“Well, obviously it's unique for the customer that might be living in Vegas or visiting Vegas. We named it ‘The Strip’ for a reason. Like anything, you're thoughtful about environment, lifestyle, entertainment, fantasy, whimsy — so there's a huge amount of glow and metallicized leather and sparkle. I think that, probably rightfully, the reputation of the time spent in Vegas is a sort of notion of the evening and all of the adventure that might bring, so we want to be a part of that. "It was actually, in all sincerity, really inspiring not just for this exclusive stuff for Zappos, but it really sort of opened the door to other ideas that can be used for some of our other retail partners, and just in general. To think about what women love most — obviously sparkle and bright color and a kind of naughtiness — that is really exciting for us to build around.”
“I don't think I separate geography when I'm designing a shoe. I only have the point of references that I have, no matter where I travel or no matter what I'm building for, so I don't know that you're gonna see New York in these shoes. I think you'll see myself and my sense of humor, and maybe my delight in whimsy and fantasy. So, if you see that and that's familiar and that's me and I'm from New York, I guess that's the New York touchstone that's probably part of the collection.” Is there ever a certain woman that you're thinking of when you're designing?
"No, I think of every woman. Same with my fragrance and lots of other things I've done. We have flats, we have boots — as much as our price point allows, I really don't want to have one woman in mind because I think that's kind of problematic in this country: building clothes for one type of figure, one size, one shape, one ethnic background... I'd like to think that we have something for everyone. I think a lot of women want to tell their story through their outer layer, and I want to help them if I can."
"I don't know if it's the right time. I mean, we'll find out! Thus far, it's been a really successful partnership and collaboration. I think, for us, they're really exciting... For the most part, as they presented themselves, there's really no rules. They serve a huge customer base, so I think there are people on [the site] that are looking for recreational things and people that are looking for flats, or ridiculous and fantasy and decadence and luxury. It really allows us to tell a complete story of the brand that we are. It's not a specific customer and I think a lot of retailers do have a customer that's really specific, but Zappos has this really big base. It allowed us to share even more about what the ideas and pillars are of this brand." Generally speaking, what do you find most compelling about e-commerce right now?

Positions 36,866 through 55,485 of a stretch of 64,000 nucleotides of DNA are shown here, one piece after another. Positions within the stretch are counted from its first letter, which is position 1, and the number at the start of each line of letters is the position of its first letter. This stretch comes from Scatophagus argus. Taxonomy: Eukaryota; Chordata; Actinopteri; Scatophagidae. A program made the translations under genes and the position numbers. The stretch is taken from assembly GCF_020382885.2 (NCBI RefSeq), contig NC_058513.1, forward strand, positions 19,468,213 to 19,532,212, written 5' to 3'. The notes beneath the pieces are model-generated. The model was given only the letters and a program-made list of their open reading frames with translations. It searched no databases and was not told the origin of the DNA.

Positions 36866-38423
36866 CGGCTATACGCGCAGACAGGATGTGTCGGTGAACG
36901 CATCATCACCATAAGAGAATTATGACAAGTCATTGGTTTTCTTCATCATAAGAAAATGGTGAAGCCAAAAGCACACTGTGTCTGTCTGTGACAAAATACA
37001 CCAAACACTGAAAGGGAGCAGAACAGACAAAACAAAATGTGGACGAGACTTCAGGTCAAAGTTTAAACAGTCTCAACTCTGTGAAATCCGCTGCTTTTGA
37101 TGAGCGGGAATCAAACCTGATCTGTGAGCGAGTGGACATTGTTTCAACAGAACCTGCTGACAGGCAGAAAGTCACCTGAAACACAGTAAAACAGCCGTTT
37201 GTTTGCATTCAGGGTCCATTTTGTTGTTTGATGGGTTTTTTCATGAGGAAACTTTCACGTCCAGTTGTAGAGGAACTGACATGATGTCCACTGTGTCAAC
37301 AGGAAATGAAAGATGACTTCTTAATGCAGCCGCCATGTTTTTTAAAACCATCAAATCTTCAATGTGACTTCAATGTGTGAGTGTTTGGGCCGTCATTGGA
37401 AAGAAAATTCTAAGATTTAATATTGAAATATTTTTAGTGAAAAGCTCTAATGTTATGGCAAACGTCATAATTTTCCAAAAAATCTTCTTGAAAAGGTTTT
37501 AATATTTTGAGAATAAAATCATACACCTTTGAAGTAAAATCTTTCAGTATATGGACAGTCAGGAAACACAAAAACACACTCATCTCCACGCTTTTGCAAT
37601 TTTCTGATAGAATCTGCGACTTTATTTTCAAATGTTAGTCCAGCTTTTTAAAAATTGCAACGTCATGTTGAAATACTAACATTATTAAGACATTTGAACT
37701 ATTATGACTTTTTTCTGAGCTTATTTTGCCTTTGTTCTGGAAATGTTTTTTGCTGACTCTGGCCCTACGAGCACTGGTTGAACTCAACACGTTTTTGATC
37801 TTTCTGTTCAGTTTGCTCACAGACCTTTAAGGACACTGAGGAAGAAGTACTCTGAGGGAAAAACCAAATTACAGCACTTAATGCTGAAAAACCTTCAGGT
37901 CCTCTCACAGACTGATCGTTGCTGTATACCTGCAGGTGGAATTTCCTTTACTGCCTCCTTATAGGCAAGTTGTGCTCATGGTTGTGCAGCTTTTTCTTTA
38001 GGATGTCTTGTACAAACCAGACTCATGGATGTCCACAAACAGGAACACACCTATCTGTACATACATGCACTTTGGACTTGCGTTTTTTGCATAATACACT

"Gosh... I think just the accessibility of it. I think people can live anywhere in the world, for the most part, and have access to things that once upon a time you had a geographical advantage based on where you lived. Also, the ability to learn and know based on the Internet just has huge advantages. Obviously it's a business that keeps redefining itself. I think in the beginning people were really afraid of e-commerce, there was such a large percentage of returns, but I think you also start to get to know your customer better; they know themselves. And, the longer they spend on a site, the less likely they are to return things because they'll know their brand, they'll know their fit, they'll know how shoes feel on them. For us it's just wonderful to be able to say, ‘You can go here no matter where you live, and hopefully we can provide for you.’ And, the more retail partners we have, the more selection of shoes we have, too, because everybody details and curates differently based on their customer. It's an enormous advantage to have this kind of manpower behind us, this kind of heft in the world of e-commerce." Back in 2011, in an interview with Katie Couric, you mentioned that you weren’t tired of talking about Carrie Bradshaw but you were tired of people assuming you love shoes. But, a few years later, you did launch a shoe line. What changed?